ICC tolls appropriate and will benefit entire state
On behalf of the Maryland Transportation Authority, I would like to clarify several points raised in [the] Dec. 23 article, "Floreen, Andrews upset over ICC toll rates."
Established in 1971, the MDTA was formed to finance, construct, manage, operate and improve the state's toll facilities as well as to support new revenue-producing transportation projects. The authority is governed by an eight-member independent board and the chairman, the group solely responsible for establishing toll rates and policies for MDTA facilities across the state, including the new InterCounty Connector. The MDTA's revenues are separate from the state's Transportation Trust Fund and the state's General Fund. It is important to note that the rating agencies cite the MDTA's independent rate-setting authority as a major factor in assigning "AA" credit-worthiness, thus giving the agency financial strength and diversity to support new and existing transportation facilities.
The purpose of the ICC is to provide a relatively congestion free east-west connection between the I-270 corridor and the I-95 corridor. Tolls will serve as the primary tool to manage motorist demand, principally by setting the peak, off-peak and overnight rates. Toll revenue also will assist with payment of the highway's operating and capital costs. The decision to include tolls on the ICC was made in 2003 and approved in 2005, when the General Assembly approved the financial plan that included MDTA toll revenue bonds. In the early years of operation, the ICC will be financially subsidized by the MDTA's other facilities. Annual debt service and operating costs are estimated to be $101 million, while annual revenue is estimated between $55 million to 65 million.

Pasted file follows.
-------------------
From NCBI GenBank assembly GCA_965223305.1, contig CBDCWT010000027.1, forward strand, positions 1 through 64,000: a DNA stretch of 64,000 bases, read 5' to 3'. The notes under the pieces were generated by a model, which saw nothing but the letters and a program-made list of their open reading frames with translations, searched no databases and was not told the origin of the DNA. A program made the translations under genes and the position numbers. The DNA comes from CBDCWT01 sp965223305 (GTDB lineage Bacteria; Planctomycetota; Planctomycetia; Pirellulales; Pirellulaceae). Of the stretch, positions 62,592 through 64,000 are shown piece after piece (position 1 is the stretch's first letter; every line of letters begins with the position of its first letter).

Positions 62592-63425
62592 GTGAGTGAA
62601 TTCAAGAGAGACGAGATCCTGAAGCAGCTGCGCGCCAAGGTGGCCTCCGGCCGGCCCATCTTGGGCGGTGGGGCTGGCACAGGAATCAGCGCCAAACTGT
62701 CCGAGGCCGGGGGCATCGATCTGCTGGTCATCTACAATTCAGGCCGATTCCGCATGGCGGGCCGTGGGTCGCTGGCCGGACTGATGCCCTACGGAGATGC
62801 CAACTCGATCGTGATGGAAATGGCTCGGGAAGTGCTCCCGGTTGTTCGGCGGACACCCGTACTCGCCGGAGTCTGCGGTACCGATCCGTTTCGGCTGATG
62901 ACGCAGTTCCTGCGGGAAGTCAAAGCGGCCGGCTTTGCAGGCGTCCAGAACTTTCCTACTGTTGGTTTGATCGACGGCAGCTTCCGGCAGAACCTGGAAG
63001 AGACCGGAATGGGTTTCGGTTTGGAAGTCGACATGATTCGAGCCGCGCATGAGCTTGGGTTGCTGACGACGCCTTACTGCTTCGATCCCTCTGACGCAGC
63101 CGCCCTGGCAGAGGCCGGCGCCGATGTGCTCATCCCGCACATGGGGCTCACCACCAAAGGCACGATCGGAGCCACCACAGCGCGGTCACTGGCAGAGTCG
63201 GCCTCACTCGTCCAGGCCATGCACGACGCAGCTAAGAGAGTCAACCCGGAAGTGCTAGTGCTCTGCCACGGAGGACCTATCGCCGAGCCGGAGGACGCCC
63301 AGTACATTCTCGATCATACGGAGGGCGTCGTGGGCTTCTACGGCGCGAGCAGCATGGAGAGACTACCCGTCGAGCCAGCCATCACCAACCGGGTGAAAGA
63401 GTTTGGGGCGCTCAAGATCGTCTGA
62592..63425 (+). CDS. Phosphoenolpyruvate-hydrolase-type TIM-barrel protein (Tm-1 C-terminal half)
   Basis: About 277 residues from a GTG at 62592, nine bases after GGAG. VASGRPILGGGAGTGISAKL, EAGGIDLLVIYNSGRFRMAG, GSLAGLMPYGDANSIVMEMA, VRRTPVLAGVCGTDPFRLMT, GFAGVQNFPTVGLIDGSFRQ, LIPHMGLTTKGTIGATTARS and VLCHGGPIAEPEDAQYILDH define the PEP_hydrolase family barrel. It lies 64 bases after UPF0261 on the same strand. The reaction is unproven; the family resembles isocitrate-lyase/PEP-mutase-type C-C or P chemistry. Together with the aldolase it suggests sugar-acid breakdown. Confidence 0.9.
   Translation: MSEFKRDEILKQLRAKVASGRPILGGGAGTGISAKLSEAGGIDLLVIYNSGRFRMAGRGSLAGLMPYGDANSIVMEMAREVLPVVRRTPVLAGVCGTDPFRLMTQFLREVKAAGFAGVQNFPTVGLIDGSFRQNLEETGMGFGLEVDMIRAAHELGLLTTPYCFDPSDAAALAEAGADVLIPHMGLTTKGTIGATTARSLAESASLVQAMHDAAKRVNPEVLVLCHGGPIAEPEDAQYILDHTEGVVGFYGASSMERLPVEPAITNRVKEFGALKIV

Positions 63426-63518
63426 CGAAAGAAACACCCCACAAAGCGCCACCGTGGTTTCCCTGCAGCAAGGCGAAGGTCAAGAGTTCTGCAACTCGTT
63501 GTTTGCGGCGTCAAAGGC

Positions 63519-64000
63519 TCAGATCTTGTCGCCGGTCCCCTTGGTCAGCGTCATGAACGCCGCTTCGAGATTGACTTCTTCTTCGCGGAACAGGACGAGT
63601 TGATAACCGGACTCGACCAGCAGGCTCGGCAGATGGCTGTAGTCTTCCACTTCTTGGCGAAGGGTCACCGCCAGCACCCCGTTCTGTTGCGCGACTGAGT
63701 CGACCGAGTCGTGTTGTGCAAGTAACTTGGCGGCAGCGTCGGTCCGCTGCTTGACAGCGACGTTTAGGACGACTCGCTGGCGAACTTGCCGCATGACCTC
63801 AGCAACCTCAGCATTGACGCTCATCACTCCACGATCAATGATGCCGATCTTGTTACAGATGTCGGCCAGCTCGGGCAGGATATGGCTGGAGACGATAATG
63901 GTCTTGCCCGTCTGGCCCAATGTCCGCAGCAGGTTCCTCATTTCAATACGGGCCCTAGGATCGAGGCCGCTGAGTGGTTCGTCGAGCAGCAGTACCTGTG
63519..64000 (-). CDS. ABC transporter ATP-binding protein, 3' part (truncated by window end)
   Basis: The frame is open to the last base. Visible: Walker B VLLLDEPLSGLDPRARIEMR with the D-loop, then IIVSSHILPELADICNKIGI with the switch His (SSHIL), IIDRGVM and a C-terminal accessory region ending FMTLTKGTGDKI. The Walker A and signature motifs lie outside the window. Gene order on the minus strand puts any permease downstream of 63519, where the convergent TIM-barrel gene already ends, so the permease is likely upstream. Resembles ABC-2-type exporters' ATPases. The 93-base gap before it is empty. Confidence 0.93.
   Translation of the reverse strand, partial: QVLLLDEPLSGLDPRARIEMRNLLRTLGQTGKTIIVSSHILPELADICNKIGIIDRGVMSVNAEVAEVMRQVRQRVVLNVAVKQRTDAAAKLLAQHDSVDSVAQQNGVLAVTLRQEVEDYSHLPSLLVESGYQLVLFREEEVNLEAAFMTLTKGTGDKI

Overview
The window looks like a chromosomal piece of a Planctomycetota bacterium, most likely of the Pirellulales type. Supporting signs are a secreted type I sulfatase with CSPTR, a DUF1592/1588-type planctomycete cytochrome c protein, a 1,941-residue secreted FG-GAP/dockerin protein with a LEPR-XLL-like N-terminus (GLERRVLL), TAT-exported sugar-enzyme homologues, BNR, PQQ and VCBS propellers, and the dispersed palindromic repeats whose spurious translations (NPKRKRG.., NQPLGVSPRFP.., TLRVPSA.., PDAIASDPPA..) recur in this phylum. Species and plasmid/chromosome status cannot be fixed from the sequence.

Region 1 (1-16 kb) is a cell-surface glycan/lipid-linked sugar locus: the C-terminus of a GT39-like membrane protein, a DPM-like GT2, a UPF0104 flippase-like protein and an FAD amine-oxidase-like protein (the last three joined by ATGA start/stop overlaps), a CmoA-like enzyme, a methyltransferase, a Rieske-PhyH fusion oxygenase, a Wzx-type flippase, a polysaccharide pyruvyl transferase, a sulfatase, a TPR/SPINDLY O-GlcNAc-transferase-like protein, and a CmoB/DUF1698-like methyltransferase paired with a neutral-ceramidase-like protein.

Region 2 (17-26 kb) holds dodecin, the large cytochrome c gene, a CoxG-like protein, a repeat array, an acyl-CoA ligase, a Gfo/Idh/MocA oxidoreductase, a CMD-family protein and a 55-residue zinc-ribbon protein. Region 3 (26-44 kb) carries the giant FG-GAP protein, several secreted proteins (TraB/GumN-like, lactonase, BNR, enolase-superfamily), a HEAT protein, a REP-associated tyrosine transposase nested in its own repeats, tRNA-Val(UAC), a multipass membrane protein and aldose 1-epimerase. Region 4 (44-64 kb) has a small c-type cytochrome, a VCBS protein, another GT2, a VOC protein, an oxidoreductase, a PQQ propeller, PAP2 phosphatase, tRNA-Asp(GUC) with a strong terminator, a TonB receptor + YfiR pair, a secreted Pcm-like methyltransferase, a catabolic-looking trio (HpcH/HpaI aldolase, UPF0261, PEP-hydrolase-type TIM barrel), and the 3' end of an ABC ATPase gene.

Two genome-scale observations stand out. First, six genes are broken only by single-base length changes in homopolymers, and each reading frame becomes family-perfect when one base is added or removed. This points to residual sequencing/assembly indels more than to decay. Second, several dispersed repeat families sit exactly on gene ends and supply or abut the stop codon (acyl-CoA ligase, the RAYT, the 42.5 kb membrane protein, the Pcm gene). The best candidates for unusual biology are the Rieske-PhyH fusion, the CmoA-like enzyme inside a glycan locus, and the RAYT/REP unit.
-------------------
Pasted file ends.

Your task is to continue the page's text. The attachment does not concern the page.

Studies indicate that the average trip length on the ICC is expected to be 6.6 miles. A trip of this length would require a toll of between $1.65 and $2.35 during peak periods, $1.35 and $2 during off-peak periods and $0.70 and $2 during overnight periods. Relatively few trips will be made over the full distance of the ICC from U.S. Route 1 to I-370. More than 60 percent of the trips will be less than six miles and 75 percent of the trips will be less than 10 miles. The approved ranges were based on a traffic and revenue study updated this year. When considering inflation since 2004, the approved toll ranges are comparable to the ranges used for discussion during the National Environmental Policy Act study. The approved ICC per-mile sample toll rates are comparable to, and in some cases lower than, other variably priced tolling facilities around the country.
As Maryland's first cashless toll facility using all electronic collection where tolls are paid at highway speeds, the ICC will reduce congestion and improve safety on local roads. It will offer reliable and reduced travel times, convenience and multi-modal transportation options, including integration with local rail and bus services. The innovative financing plan for the ICC with state, federal and toll-revenue funding has allowed Maryland to deliver this highway and its benefits sooner, while preserving Transportation Trust Fund resources for more traditional transportation projects needed in Prince George's and Montgomery counties and across the state.
Ronald L. Freeland, Baltimore
The writer is executive secretary of the Maryland Transportation Authority.